I ranted earlier today about Sprint’s customer service dystopia. It got worse. I decided waiting another 2 to 4 days for a phone was untenable. I called customer service again. Here’s how it went down:
I have phone service through Sprint; if you want to call it service. I drop calls constantly and everywhere. Out of probably 30 customer service experiences with them, perhaps only once did I not feel latent hostility from the representative. The Sprint stores themselves are like something dreamt by Dante. But that’s not what has me so frustrated at the moment. You see, I’ve been a Sprint customer for about 5 years now. I have always carried their insurance for my phone on the plan. Heretofore, I’ve at least had no problems getting phones replaced when they weren’t working. This time it has been a fiasco.
The Consumerist has a post about some excellent customer service from SmartBargains.com.
Every ad agency should be making every attempt to sell some kind of customer service initiative with every campaign. An authentic interaction. If the marketing is going to tell a compelling story, it had better be congruent with the customer’s experience when something inevitably goes wrong.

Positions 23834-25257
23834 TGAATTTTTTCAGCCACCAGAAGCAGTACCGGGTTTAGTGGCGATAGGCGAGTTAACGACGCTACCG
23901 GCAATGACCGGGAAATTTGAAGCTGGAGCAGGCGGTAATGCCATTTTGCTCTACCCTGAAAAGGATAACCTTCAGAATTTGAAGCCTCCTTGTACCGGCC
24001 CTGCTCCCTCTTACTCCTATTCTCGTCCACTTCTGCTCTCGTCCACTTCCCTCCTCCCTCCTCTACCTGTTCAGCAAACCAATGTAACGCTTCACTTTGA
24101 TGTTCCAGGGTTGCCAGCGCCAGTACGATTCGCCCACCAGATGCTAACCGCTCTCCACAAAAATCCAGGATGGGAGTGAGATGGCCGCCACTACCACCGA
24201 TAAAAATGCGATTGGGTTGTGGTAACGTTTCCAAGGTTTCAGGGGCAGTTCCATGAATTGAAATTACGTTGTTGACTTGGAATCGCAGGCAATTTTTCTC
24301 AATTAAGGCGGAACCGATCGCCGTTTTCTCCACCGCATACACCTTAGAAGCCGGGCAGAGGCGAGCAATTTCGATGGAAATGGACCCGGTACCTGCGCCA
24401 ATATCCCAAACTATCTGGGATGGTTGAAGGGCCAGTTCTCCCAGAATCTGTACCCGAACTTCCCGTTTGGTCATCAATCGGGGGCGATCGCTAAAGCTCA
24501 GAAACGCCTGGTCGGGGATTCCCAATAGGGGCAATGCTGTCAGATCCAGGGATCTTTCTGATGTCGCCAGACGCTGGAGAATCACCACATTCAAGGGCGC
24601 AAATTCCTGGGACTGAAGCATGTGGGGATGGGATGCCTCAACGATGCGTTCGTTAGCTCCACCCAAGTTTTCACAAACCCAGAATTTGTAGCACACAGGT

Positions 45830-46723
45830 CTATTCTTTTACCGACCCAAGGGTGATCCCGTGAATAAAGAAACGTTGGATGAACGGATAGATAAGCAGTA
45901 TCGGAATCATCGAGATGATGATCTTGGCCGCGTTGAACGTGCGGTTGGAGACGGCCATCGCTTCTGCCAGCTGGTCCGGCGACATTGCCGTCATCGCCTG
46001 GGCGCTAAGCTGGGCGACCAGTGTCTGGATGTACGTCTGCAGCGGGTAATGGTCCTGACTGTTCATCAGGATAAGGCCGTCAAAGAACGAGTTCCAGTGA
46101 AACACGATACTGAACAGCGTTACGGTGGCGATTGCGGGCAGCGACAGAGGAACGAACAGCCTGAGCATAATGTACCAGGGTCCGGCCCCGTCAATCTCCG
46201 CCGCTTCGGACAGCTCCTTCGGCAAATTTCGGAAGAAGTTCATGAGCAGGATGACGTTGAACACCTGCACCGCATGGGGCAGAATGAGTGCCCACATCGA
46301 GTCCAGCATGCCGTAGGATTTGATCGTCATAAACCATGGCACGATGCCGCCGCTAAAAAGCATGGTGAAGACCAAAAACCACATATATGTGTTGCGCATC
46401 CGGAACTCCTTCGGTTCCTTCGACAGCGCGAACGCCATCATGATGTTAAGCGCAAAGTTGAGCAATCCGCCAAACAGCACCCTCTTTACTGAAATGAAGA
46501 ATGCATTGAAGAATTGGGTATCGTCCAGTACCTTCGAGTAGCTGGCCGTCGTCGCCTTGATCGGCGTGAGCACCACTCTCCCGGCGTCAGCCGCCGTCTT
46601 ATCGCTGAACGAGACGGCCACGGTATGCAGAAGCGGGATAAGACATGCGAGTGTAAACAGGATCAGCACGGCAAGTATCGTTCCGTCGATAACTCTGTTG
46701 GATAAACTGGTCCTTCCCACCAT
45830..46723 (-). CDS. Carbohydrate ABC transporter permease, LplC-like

Taking a HEEEEEYYYYAAAAARGH from Howard Dean, the Barak Obamaniacs have woven themselves a tapestry of MyBarakObama microsites to motivate, connect, and empower a formidable cluster of web-savvy politiquitos. While every viable candidate in the slim pickin pile is using blogs, Flickr, and YouTube to some degree, Obama’s advisors force the question: can they harness enough online energy to offset the disadvantage of a political underdog (whoever that may be)? Will online word-of-mouth supplant the legacy of ever-mounting political contributions?
Regardless of political leanings, it’s worth investigating the emergence of online social networking as the new political networking.
It’s too early yet to get my vote, but they’ve definitely earned a link.